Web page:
This example demonstrates the immense value that intelligent solutions could bring by illuminating connections in disparate data systems. While today’s AI-enabled tools aren’t yet equipped to achieve this level of performance, they are already being leveraged by organizations for a wide range of tasks, particularly in the talent acquisition process.
According to the results of the recent study Bits Don’t Byte: HR Finds Artificial Intelligence a Positive Evolution by HRO Today and Alexander Mann Solutions, the most common applications of AI in HR today include:
- candidate screening;
- responding to candidate queries;
- interview scheduling;
- media management and candidate targeting; and
- candidate assessment.
“AI and automation help automate administrative tasks and help us get smarter,” says Jerome Ternynck, founder and CEO of SmartRecruiters. “The vast majority of resources allocated to HR and recruiting in particular are consumed by fairly low-level administrative tasks, such that what really should be the priority—which is connecting with candidates and building connections as human beings—is not happening. So, the candidate experience is miserable and people make hiring decisions that make no sense and are full of bias, and all of that is because we actually spend all of our efforts just finding data, sorting data, managing data, organizing interviews, and doing tasks that could be done better by a machine. AI can help us make recruiting human again and remove the bias in the process.”
One area where AI is particularly effective, yet still relatively underutilized, is in the realm of total workforce solutions. According to Jerry Collier, director of innovation at Alexander Mann Solutions, companies are just beginning to leverage AI and robotic process automation as tools to guide all types of candidates into the career pathways that are best for them. “When we look at total workforce solutions, machine learning is being used to ask candidates what they are looking for, engage them up front, and then help candidates find the right role. Probably 97 percent of candidates who apply for a job get rejected, and that’s terribly wasteful. So, that up-front engagement and helping candidates navigate into the right lane first is what we’re focusing on right now,” he explains.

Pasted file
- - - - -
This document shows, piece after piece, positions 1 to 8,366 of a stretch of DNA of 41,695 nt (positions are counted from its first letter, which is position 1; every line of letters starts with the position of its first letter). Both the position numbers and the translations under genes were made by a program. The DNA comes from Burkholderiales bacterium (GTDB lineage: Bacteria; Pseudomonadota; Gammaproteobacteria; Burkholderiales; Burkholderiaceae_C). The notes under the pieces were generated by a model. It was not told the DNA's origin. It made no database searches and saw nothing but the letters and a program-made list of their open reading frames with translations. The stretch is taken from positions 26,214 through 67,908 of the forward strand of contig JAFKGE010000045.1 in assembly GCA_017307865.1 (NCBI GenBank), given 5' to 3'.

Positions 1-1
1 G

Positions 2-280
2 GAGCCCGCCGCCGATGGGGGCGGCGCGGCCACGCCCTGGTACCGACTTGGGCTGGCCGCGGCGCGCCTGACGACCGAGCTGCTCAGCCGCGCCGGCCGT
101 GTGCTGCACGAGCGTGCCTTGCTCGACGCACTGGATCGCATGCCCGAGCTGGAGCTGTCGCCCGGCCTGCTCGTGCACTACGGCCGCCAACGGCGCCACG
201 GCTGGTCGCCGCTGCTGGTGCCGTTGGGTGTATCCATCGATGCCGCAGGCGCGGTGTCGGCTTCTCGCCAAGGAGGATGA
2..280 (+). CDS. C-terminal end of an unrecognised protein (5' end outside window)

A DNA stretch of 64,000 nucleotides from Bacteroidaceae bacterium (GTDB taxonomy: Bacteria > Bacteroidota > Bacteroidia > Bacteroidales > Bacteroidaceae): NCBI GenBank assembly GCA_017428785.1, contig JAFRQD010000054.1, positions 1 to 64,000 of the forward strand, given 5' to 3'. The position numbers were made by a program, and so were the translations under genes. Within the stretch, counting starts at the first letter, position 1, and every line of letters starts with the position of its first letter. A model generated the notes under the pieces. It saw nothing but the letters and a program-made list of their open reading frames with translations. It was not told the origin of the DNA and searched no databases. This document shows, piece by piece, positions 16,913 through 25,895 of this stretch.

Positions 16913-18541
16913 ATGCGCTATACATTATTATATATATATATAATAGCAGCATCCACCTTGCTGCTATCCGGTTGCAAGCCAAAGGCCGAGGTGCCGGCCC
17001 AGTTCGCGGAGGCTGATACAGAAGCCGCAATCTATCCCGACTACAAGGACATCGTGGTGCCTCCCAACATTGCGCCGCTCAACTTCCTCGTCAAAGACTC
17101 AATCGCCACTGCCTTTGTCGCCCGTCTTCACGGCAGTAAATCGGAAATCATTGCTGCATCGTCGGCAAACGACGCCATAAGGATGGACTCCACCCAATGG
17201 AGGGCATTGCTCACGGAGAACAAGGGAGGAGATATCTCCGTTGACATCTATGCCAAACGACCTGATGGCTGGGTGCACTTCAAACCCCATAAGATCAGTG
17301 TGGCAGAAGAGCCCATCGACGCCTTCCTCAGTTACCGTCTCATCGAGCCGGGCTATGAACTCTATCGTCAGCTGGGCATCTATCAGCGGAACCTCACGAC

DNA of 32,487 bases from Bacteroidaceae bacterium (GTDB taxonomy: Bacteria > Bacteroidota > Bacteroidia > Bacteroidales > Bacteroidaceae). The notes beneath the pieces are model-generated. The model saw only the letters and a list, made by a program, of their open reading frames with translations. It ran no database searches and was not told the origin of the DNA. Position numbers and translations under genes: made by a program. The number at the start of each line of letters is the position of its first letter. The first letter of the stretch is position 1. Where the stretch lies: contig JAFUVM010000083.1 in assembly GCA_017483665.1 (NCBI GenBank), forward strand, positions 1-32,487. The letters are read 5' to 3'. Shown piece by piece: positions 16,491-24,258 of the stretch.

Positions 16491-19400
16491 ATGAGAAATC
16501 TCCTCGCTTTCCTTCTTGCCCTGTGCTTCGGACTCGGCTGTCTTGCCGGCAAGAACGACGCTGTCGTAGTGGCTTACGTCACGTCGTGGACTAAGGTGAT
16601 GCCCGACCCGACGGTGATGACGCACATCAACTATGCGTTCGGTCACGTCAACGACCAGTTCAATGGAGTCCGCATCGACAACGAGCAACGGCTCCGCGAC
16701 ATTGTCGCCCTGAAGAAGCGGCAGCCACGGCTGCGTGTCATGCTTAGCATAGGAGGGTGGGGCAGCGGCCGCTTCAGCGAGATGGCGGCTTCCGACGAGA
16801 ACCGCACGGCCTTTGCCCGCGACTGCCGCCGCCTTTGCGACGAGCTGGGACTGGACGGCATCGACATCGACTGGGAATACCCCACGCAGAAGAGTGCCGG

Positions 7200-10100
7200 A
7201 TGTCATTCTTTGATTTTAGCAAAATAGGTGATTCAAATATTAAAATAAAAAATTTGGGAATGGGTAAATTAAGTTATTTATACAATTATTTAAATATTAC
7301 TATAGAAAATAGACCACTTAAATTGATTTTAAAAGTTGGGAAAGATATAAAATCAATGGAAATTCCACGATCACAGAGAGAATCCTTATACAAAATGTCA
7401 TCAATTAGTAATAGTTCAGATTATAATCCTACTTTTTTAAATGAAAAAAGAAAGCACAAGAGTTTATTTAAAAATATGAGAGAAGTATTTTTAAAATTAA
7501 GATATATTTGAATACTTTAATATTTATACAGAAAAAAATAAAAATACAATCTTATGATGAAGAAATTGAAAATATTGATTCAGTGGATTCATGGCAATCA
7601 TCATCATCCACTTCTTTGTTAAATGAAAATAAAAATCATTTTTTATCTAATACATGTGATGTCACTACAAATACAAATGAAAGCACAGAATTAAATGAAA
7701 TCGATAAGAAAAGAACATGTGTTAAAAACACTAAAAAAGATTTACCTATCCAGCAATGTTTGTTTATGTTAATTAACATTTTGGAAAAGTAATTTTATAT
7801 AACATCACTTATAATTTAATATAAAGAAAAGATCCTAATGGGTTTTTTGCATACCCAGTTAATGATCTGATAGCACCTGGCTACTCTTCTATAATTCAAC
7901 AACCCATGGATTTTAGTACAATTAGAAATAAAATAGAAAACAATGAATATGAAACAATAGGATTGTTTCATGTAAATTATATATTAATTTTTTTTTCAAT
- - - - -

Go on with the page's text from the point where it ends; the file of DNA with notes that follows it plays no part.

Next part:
This strategy of considering every candidate for every position also extends to existing employees. “Many organizations are already using machine learning for internal mobility—presenting opportunities to colleagues at the right time. I think AI and machine learning represent a massive opportunity to enhance employee experience and retention,” Collier says.
AI’s Adoption: Today and Tomorrow
How will AI and machine learning influence the future workplace? HRO Today’s survey results show that AI adoption is still relatively new among most companies, with 57.4 percent of AI users reporting that they have only used the technology for a year or less. However, it is growing quickly among organizations of all sizes. In fact, 53.7 percent of all respondents plan to implement intelligent technology in the near future.